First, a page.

Next Stop on the Road of Life: College Degree
This story was updated on September 6, 2019.
It was kind of a fluke. Dena Brill was down on her luck. Her nine years of long-hauling through 47 states was over after a back injury sidelined her.
Being on the road was getting old anyway. She was tired of the uneasiness that brought her to the edge of an anxiety attack whenever she went to a new place and didn’t know where she would park the massive rig.
Brill went on unemployment and started the arduous process of looking for work in a depressed economy. However, she was at a distinct disadvantage like 1.5 million other unemployed and undereducated Americans—Brill didn’t have a high school diploma. According to the U.S. Bureau of Labor and Statistics, the unemployment rate hovered at 13 percent for Americans without a diploma in May. By comparison, the rate was 3.9 percent for individuals with a bachelor’s degree or higher.
A friend talked her into attending a GED seminar at Clark College. She did and then took the GED test and passed. That was in June 2012. A switch flipped for Brill. Suddenly everything was possible.
“I heard of older people going back to school, but I didn’t get it. I was set in my ways. But now I so get it. It is fabulous,” said Brill, 51.
Clark College has opened new doors for Brill and given her the gift of opportunity. She says she is ready and is “like a sponge” absorbing all the new information, accessing resources and networking with faculty, staff and students.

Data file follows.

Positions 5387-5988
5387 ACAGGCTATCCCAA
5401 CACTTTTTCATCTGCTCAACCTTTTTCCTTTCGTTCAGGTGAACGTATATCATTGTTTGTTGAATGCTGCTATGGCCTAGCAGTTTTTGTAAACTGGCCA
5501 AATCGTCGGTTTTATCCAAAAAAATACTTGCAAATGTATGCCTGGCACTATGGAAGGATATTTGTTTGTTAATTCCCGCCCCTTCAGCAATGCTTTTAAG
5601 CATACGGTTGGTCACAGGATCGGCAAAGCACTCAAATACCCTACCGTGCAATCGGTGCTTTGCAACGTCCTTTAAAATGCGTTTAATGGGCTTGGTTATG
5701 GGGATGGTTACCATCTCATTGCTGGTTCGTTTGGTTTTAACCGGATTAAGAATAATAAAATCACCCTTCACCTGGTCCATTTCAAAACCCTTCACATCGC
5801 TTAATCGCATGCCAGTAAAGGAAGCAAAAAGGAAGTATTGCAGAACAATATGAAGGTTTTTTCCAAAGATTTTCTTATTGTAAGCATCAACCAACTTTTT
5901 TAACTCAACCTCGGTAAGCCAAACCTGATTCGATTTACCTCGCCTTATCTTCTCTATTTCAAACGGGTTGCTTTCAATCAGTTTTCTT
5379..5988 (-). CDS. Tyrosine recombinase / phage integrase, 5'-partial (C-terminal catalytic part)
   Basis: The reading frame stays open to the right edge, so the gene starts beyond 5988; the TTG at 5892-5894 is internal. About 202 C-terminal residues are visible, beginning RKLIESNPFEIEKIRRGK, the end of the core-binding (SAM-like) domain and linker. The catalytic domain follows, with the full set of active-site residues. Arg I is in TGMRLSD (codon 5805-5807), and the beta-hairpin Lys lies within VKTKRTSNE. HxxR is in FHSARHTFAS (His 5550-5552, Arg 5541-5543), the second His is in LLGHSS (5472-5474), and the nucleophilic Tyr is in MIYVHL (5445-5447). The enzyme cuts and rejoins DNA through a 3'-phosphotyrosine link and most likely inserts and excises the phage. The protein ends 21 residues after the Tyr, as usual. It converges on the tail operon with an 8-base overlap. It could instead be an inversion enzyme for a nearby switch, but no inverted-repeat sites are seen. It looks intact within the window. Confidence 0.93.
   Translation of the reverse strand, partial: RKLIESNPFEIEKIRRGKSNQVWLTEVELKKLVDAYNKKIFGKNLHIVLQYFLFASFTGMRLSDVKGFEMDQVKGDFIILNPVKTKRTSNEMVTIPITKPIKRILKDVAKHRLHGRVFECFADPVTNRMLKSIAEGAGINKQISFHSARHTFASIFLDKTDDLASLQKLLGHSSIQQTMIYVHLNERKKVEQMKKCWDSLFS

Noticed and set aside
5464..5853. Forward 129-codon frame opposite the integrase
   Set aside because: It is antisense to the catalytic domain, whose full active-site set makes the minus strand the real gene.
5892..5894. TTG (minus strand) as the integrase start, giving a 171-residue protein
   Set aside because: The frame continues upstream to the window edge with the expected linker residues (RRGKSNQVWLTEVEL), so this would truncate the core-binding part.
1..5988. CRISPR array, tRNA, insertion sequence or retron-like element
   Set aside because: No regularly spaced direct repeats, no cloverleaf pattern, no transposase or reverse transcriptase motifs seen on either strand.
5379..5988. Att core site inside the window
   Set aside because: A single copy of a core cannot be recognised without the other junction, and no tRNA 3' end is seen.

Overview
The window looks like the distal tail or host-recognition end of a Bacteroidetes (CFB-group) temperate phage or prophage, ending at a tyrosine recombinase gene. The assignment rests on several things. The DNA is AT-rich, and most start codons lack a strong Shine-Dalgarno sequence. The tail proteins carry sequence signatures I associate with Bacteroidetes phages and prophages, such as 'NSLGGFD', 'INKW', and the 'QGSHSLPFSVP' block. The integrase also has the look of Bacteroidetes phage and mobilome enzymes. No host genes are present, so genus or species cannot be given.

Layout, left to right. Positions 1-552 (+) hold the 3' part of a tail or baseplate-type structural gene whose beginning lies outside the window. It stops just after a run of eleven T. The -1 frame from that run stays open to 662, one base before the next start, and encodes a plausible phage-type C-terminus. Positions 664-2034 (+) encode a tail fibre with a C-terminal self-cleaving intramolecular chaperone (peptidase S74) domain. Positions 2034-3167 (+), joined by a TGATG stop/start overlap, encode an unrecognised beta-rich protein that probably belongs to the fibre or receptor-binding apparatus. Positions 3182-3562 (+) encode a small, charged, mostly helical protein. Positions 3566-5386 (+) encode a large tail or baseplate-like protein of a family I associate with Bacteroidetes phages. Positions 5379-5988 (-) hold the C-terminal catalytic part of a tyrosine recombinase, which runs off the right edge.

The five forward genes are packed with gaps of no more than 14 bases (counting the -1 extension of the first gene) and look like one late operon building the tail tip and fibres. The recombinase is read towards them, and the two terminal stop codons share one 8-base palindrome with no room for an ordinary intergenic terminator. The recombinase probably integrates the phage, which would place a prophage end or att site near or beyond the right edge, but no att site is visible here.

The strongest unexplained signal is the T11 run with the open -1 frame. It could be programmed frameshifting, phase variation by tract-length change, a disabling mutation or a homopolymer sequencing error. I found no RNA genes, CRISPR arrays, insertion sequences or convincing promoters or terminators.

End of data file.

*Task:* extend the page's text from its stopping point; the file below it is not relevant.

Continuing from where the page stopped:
After she secured her GED, Brill signed up for college preparatory classes through a program called Integrated Basic Education & Skills Training (I-BEST). I-BEST combines basic education, college-level courses and extra support to help students work toward associate or vocational degrees. Brill excitingly talks about the courses she’s taking this quarter—business administration and accounting. She intends to get her associate degree at Clark then transfer to attain her bachelor’s degree.
Brill credits Clark College staff and faculty with giving her the encouragement to pursue her GED and college aspirations. “I had a lot of anxiety when I didn’t have my GED,” she said, but Stephanie Haas, I-BEST program manager, told Brill she was indeed smart and could accomplish her goals.
The opportunity for education almost never happened. The $150 GED test fee nearly stopped Brill in her tracks. Since she didn’t have a high school diploma, Brill didn’t qualify for federal grants or financial aid.
“When you’re on public assistance or even working a minimum-wage job that $150 might as well be $1 million. You can’t afford it,” she said.
Brill reached out to her church for financial help. They responded and made it possible for her to attend Clark. But what about others who are sidelined because of the costs?
“It’s like the rainbow you can never catch,” said Brill, adding, “there are those like me, who say that doors are opening and I’ll take advantage of it, but we need help.”
I-BEST offers four programs for nursing assistant, general health care, early childhood education and college preparation. Quarterly costs range from $900 to $1,200 for tuition. Supplies for the nursing assistant program run about $300 a quarter.
Before you get into a program, you have to pay the Clark College application fee ($20); background checks ($10-$12) and fingerprinting ($45) for some of the programs.